29 October, 2011

Holiday food

During the end of September the Cambodia Holiday, Bonn Pchum Ben was celebrated.  Bonn Pchum Ben is a Cambodian festival held for commemoration of the spirits of the dead ancestors, relatives and friends.  For 15 days people take turns, offering food to the monks of their local pagodas. During the first 14 days, people take turns offering food to the monks of their local pagoda in the hope that their offering will reach the souls of their ancestors by virtue of the monks’ sermons.  On the final day of Bonn Pchum Ben at every pagoda around the country, the offerings are dedicated en masse to the souls of the ancestors. If a family fails to carry out this important duty, a soul is cursed and will haunt the family until the end of the year.


PchumBen photo courtesy of this website

At Wat Opot we were blessed (or was it cursed?) with the continuous sounds coming from the Wat (temple) next door.  There was music, chanting, and a continuous flow of visitors pouring into and out of the Wat.  Some families had a private session with the monks and two of our teens (brother and sister) invited whoever wanted to come to the Wat for a special ceremony honoring their deceased mother. (who died of AIDS related illness years ago.)  Once we were seated in front of a row of monks the teens made their offering of yummy iced coffee to each person and monk there.  It was an unusual offering and a couple of the monks were probably wired the rest of the evening because I helped make the coffee and anyone who knows me knows I like my coffee STRONG!  Everyone became quiet as the monks began to chant.  The ceremony didn’t last long, but it was a very special time for the siblings and they were happy to have us join them.

As with any holiday in any country the days are filled with food and Bonn Pchum Ben was no exception.  There was a continuous stream of food brought over to us as the monks couldn’t possibly eat everything offered to them.  I didn’t partake in consuming most items as I was never sure whether it contained some sneaky little fish or other animal product, but there was one sweet treat, I didn’t resist.  Not because it looked so appetizing -on the contrary, it wouldn’t even make the list of my favorite foreign treats- but because it was intriguing.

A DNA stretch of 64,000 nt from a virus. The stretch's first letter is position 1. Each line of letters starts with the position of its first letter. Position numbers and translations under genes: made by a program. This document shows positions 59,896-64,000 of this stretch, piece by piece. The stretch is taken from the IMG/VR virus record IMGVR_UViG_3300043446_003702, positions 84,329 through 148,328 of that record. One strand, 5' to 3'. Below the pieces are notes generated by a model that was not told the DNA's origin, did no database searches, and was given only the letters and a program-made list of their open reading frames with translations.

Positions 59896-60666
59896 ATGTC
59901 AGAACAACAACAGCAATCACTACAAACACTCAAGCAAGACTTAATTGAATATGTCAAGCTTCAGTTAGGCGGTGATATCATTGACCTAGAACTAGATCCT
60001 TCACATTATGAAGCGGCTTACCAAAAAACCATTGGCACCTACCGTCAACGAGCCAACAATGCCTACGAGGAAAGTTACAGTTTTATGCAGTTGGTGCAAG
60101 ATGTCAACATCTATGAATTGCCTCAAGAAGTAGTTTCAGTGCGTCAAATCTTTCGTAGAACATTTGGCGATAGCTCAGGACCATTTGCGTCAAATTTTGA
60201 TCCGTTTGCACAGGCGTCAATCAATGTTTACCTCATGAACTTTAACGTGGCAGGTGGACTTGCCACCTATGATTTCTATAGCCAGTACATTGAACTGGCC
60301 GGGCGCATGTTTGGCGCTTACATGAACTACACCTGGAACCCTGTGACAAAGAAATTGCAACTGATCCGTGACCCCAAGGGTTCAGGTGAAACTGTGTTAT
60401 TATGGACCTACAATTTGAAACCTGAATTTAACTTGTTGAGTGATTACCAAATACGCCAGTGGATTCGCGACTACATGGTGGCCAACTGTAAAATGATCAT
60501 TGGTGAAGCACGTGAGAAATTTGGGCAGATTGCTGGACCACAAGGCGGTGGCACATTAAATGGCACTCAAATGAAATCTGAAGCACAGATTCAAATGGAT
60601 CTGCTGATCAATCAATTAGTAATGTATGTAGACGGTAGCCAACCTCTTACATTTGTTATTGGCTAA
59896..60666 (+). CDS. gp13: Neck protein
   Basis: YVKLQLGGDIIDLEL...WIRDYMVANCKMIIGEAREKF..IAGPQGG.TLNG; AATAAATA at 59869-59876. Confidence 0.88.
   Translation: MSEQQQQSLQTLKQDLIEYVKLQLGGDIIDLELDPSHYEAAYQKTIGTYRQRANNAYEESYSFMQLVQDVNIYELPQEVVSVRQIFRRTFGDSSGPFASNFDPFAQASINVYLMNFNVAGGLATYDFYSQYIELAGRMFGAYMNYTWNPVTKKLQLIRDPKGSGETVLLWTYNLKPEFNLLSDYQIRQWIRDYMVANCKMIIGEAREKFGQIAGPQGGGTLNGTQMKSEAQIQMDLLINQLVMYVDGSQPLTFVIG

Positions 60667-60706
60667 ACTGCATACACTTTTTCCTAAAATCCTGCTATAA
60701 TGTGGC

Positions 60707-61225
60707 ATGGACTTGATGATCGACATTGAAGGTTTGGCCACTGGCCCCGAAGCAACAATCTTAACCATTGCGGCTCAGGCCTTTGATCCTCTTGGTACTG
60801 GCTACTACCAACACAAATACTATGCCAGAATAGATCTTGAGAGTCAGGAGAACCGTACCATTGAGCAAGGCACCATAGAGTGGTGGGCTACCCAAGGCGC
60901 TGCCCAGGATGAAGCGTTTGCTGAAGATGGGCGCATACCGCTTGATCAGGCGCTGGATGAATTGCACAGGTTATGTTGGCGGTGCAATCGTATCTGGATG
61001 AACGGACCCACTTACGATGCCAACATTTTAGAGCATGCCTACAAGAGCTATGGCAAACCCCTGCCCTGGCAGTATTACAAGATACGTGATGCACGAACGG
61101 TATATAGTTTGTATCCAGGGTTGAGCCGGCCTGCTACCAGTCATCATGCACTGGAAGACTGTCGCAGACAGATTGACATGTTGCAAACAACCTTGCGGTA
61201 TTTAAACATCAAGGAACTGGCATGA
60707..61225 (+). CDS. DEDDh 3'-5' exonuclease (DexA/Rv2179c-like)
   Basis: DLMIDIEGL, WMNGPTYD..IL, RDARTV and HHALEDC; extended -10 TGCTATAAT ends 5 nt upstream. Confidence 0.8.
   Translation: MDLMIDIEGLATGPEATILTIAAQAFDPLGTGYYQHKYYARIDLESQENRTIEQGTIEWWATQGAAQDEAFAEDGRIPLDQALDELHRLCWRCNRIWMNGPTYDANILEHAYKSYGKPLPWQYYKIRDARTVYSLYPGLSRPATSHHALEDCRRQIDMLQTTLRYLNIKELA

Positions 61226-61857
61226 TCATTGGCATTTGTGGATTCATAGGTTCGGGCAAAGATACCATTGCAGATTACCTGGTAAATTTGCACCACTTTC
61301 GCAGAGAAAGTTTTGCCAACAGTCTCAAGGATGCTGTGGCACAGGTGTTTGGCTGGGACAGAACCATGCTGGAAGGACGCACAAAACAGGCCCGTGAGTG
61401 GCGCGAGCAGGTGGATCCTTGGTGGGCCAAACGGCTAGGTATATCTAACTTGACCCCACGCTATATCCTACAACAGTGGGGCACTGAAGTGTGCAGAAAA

Nom cheil (spelling?) is like a huge chunk of cookie dough…but doesn’t really taste like it; it was sweet, but more gummy.  I was talking to two of the boys about it because I kept seeing small children chewing on blocks of dough bigger than their face…and Doar mentioned that Vandy was cooking some.  When I replied “Wha?” they said, “Yes, on the roof”.  I have learned to believe most things the kids say no matter how bizarre it sounds, so I said, “Please show me”.  Vandy promptly climbed up on the boys dorm room and retrieved the dough from the hot tin roof and then climbed down with the hot treat in hand.





As with many treats here, they are shared; so I didn’t indulge in Vandy’s hot treat as it had about 50 bite marks in it and loving the kids is one thing, but gnawing on a large chunk of food that many mouths had gnawed on previously…well, let’s say I passed on that particular opportunity.











Later that day, I walked past the café and I was offered some of the sweet treat that had been fried!  Putting the earlier version out of my mind (figuring the hot oil will kill anything) I tasted it prepared this way.  It was much better than its rooftop version!




Usually this time of year many of the kids go home to extended family for the long holiday, but this year many choose to stay at Wat Opot or their family didn’t come for them.  This is also the one time of the year where many family members (aunts/uncles/siblings without HIV who did not get kicked out of the home/etc.) show up to pay homage to the child of their dead relative.  They show up assumedly only because of superstition (they don’t want the ‘ghost’ of the deceased to haunt them), not because they actually want to see the child.  This year we had a very low turnout of family visiting.  On the outside, the kids go on and you don’t notice a difference, but deep down, there must be hurt. 

I loved the holiday not only because of the festivities, but because the staff were off for a week and many times it was just a couple of us with the kids day and night and with some of them gone there was a bit more one on one opportunities.  A week filled with food and fun…what more could you ask for!!

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